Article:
Here’s a presentation, Exaggerated Claims Undermine Science by Ignoring the Scientific Method, by Rob Kass, a statistician who over the years has done a lot of interesting work on statistical theory and applications, especially in neuroscience. A few years ago, we discussed Kass’s thoughts on statistical pragmatism. And here’s a discussion of a couple of papers by Kass and Brad Efron, which may be the first time I quoted Hal Stern that “the big divide in statistics is not between Bayesians and non-Bayesians but rather between modelers and non-modelers.” (That’s similar to the other Hal Stern quote that “what’s important in a statistical method is not what it does with the data but what data it uses.” I guess Hal has a certain style with his aphorisms.)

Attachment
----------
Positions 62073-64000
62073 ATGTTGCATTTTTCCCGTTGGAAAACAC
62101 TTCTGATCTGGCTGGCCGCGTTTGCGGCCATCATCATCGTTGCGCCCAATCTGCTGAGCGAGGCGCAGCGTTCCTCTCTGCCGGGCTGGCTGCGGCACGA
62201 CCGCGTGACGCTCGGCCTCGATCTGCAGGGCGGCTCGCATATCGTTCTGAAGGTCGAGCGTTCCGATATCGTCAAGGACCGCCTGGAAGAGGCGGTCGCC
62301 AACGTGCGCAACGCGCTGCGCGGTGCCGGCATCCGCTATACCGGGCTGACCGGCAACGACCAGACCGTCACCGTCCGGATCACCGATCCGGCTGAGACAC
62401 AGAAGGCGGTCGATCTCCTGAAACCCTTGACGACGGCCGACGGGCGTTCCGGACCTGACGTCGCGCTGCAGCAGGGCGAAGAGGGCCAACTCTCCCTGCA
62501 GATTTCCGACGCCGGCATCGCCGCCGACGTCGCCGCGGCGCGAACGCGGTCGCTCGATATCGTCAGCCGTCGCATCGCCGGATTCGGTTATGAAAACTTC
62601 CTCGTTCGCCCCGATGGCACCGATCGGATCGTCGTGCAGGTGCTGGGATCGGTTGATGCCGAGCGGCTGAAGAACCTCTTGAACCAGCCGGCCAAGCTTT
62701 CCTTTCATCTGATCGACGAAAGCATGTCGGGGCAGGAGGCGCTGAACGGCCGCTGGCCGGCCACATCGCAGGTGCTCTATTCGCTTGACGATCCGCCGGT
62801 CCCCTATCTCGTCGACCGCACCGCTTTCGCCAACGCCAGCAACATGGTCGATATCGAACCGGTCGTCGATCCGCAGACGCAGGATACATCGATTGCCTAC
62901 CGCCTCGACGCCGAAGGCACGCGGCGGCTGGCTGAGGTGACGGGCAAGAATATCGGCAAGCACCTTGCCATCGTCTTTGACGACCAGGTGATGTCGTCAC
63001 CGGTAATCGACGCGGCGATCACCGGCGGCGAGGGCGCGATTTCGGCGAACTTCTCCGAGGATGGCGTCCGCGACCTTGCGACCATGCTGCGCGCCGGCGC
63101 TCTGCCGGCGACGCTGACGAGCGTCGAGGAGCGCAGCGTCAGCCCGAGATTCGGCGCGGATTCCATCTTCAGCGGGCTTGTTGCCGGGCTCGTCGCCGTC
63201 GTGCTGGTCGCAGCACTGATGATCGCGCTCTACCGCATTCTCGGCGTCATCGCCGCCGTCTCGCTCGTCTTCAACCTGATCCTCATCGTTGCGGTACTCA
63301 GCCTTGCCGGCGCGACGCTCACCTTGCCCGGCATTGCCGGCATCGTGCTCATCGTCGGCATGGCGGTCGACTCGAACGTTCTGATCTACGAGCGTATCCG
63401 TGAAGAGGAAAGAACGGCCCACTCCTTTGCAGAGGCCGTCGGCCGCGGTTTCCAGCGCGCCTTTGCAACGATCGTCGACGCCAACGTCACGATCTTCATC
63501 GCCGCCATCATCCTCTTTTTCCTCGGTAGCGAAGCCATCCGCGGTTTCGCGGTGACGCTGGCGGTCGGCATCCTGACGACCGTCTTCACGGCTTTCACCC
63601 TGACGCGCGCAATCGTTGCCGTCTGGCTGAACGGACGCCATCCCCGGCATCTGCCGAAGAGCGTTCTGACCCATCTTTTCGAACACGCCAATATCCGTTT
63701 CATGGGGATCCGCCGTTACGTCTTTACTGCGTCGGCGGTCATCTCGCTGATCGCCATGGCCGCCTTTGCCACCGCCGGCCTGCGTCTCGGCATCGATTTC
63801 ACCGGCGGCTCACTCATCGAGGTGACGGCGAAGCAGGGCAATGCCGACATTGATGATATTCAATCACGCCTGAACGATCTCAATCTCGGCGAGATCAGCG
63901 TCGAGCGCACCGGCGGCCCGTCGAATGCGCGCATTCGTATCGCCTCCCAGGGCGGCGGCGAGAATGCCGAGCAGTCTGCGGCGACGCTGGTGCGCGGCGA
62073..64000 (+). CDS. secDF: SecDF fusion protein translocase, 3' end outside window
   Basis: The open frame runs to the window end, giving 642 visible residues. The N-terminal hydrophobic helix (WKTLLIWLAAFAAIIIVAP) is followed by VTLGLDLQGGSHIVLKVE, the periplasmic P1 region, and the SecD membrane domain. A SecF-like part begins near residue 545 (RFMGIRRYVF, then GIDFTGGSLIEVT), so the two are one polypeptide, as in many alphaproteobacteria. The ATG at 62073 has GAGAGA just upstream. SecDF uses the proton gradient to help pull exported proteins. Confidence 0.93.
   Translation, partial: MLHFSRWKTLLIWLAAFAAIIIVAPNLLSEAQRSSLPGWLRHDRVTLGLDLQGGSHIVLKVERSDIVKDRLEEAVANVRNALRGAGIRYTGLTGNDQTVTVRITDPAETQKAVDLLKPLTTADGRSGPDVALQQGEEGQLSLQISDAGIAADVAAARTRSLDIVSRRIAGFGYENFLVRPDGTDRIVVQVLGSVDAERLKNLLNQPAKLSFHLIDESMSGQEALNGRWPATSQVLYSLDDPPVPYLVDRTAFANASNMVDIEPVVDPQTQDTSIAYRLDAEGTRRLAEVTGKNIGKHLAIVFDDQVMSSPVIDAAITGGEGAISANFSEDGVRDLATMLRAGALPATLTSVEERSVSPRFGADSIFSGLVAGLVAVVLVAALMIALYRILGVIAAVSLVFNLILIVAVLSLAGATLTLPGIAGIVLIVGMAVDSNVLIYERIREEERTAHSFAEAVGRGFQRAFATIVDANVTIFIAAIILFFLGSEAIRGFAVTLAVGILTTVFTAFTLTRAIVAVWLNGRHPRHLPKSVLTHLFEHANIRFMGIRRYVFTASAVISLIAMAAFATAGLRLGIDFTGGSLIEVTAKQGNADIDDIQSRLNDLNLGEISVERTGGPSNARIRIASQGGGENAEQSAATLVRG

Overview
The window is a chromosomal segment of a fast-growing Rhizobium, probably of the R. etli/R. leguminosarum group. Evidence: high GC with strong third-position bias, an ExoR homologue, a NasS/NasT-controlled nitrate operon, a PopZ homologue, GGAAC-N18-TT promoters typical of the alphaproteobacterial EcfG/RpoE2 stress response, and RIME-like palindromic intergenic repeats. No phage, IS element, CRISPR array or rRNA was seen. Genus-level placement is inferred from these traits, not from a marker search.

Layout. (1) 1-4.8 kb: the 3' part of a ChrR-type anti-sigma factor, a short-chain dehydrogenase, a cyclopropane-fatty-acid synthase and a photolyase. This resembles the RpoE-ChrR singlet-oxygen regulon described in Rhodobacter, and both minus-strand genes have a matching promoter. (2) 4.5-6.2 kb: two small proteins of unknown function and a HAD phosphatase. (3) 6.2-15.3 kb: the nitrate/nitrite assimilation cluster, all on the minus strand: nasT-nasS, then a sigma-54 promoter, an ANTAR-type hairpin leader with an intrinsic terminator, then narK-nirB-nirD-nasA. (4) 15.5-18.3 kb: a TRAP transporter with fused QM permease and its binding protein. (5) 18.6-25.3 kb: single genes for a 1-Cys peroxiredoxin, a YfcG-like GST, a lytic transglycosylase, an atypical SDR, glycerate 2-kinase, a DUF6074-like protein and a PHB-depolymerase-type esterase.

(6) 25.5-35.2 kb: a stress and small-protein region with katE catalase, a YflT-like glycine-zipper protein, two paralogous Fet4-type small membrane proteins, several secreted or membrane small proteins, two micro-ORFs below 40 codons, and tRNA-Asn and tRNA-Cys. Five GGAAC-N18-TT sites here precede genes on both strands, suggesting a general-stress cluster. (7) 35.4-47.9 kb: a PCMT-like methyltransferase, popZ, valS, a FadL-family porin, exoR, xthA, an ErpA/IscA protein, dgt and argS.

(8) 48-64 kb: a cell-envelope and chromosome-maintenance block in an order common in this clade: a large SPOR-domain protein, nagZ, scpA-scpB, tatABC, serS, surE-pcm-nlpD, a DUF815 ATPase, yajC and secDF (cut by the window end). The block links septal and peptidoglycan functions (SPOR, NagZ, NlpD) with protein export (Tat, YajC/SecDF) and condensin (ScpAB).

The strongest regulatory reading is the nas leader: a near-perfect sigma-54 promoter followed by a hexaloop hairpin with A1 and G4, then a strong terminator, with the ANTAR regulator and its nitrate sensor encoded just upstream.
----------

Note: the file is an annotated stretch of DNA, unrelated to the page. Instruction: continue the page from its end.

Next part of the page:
Rob argues that the way that a big problem in science communication is that the way that science is presented—as a set of known facts—does not match the give-and-take of the scientific process.
True science is collaborative or kaleidoscopic in many ways: many models of the world, many sources of data, many techniques of measurement, many researchers (including yourself at different times). The exciting process of scientific discovery is not well captured either by dry textbooks (at one extreme) or the scientist-as-hero framework of Freakonomics and Ted talks.
In his talk, Kass goes into details on a social neuroscience example, discussing among other things the often misunderstood distinction between correlation and causation. As someone who’s done a lot of work in survey research, I’d also like to emphasize that correlation does not even imply correlation. Also, a minor thing: Kass discusses how a regression “controls” for variables. I prefer to say “adjust for.” But that’s all minor. Overall I recommend Rob’s talk in that it connects general issues of science to more specific questions about what is statistics.